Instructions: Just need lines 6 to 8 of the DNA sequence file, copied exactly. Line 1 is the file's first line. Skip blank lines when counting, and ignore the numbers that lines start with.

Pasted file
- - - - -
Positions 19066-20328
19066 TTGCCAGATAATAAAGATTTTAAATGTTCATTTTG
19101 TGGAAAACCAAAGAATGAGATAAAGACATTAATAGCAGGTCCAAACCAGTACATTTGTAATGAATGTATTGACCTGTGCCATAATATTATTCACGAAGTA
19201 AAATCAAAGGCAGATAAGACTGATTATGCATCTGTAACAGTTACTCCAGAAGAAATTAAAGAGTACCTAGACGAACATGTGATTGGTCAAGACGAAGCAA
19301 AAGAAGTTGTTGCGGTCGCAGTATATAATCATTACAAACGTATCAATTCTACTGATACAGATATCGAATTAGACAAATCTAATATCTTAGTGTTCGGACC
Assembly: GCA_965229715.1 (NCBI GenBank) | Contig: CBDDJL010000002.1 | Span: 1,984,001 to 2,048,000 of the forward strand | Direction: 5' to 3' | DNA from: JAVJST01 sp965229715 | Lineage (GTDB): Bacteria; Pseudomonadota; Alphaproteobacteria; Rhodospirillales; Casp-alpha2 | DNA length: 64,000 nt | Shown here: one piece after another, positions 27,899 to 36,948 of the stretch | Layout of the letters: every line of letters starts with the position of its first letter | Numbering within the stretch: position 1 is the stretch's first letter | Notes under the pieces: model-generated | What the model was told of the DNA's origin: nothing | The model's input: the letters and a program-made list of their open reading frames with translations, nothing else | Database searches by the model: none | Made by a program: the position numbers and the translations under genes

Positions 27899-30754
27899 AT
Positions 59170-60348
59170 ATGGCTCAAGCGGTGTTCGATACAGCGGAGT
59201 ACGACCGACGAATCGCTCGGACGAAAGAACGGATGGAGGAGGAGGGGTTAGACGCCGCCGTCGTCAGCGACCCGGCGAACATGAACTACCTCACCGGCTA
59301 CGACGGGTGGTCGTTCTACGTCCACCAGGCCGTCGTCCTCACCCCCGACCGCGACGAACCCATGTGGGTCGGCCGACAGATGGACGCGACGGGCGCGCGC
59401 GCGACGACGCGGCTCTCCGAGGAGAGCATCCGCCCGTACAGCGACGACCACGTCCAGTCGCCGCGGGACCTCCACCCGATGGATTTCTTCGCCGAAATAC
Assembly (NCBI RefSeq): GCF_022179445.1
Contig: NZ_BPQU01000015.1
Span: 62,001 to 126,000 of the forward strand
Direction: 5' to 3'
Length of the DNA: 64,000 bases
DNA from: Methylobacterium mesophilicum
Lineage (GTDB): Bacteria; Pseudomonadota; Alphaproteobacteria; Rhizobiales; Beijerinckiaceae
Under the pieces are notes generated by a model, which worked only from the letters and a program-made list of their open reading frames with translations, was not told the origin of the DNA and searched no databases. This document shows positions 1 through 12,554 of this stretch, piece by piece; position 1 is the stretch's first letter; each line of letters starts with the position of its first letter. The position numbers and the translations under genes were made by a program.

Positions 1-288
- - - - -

Assembly: GCA_965229715.1 (NCBI GenBank) | Contig: CBDDJL010000002.1 | Span: 1,984,001 to 2,048,000 of the forward strand | Direction: 5' to 3' | DNA from: JAVJST01 sp965229715 | Lineage (GTDB): Bacteria; Pseudomonadota; Alphaproteobacteria; Rhodospirillales; Casp-alpha2 | DNA length: 64,000 nt | Shown here: one piece after another, positions 27,899 to 36,948 of the stretch | Layout of the letters: every line of letters starts with the position of its first letter | Numbering within the stretch: position 1 is the stretch's first letter | Notes under the pieces: model-generated | What the model was told of the DNA's origin: nothing | The model's input: the letters and a program-made list of their open reading frames with translations, nothing else | Database searches by the model: none | Made by a program: the position numbers and the translations under genes

Positions 27899-30754
27899 AT